US: Suit Against Wal-Mart Is Narrowed
A federal judge Monday dismissed civil racketeering claims against Wal-Mart Stores Inc., narrowing the scope of a lawsuit that accused the retailer of knowingly employing illegal immigrants to clean its stores.
U.S. District Judge Joseph A. Greenaway Jr. in Newark, N.J., said the immigrant janitors who sued failed to adequately support the claims. The janitors said Bentonville, Ark.-based Wal-Mart kept labor costs down by using illegal immigrants, forced them into involuntary servitude and conspired with contractors to launder money.
A court "will not accept unsupported conclusions, unwarranted inferences or sweeping legal conclusions cast in the form of factual allegations," Greenaway said in a 17-page opinion. The ruling will cut the number of janitors in the suit to about 200 from several thousand, said their attorney, James Linsey.
Wal-Mart still faces a possible trial on some of the janitors' claims. The judge previously rejected Wal-Mart's request to throw out allegations that it forced janitors to work unpaid overtime and locked them in stores against their will. A U.S. probe resulted in Wal-Mart agreeing last year to pay $11 million for using undocumented workers and pledging to improve oversight of its contractors.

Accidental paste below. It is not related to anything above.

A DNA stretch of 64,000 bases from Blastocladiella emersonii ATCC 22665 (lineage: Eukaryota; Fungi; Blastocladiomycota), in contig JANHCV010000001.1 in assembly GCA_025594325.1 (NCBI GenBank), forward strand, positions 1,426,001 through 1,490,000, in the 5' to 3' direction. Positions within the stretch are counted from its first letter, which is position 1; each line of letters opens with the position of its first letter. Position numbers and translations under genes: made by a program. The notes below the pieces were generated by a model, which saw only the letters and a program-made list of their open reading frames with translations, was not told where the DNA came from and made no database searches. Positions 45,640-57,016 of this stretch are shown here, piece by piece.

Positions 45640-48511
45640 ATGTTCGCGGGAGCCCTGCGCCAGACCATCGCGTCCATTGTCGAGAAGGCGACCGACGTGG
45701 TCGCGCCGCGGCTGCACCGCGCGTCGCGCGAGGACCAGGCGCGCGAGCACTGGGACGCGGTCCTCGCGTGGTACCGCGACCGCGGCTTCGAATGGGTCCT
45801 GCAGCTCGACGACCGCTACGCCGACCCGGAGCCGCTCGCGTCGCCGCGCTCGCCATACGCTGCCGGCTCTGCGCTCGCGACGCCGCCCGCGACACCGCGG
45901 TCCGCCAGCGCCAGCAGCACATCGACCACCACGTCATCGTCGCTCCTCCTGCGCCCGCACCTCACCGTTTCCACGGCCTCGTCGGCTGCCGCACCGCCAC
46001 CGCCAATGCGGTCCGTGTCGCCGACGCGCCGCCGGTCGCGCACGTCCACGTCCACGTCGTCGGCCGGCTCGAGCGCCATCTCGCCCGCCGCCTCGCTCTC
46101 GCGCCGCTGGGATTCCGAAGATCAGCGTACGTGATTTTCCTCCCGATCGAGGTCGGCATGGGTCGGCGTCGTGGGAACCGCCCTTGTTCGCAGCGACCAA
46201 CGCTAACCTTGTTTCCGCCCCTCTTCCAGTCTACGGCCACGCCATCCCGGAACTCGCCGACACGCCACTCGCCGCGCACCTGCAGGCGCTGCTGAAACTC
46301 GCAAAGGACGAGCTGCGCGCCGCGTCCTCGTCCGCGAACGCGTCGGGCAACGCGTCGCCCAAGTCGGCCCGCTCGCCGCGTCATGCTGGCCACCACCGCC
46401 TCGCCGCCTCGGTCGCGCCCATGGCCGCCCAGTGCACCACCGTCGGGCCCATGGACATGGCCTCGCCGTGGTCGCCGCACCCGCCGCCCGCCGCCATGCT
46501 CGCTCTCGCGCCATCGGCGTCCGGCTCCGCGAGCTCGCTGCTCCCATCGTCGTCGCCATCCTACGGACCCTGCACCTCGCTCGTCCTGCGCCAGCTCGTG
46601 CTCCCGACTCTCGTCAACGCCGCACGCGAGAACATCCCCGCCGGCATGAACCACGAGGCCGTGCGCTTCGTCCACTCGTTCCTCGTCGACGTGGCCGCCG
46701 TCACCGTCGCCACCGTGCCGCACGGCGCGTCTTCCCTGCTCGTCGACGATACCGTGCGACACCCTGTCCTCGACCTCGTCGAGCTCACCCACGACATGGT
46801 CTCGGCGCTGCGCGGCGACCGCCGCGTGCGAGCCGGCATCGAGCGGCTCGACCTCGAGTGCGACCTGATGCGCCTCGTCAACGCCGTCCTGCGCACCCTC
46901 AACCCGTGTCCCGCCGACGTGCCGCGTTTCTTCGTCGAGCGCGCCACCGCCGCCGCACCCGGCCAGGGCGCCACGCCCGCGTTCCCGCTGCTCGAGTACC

"We are pleased with the judge's decision, but there are claims pending," Wal-Mart spokesman John Simley said.
Shares of Wal-Mart rose 55 cents to $44.43.
The loss of the racketeering claims makes the case a collective action instead of a class action, Linsey said. That means the janitors will have to pursue individual claims rather than sue as a group.
"We believe the judge's analysis is at odds with the law," Linsey said. He said he hadn't decided whether to appeal.
Wal-Mart faces more than 70 wage-and-hour lawsuits, including class-action cases in which plaintiffs allege that it docked breaks and altered timecards to cut payroll costs.
- 184 Labor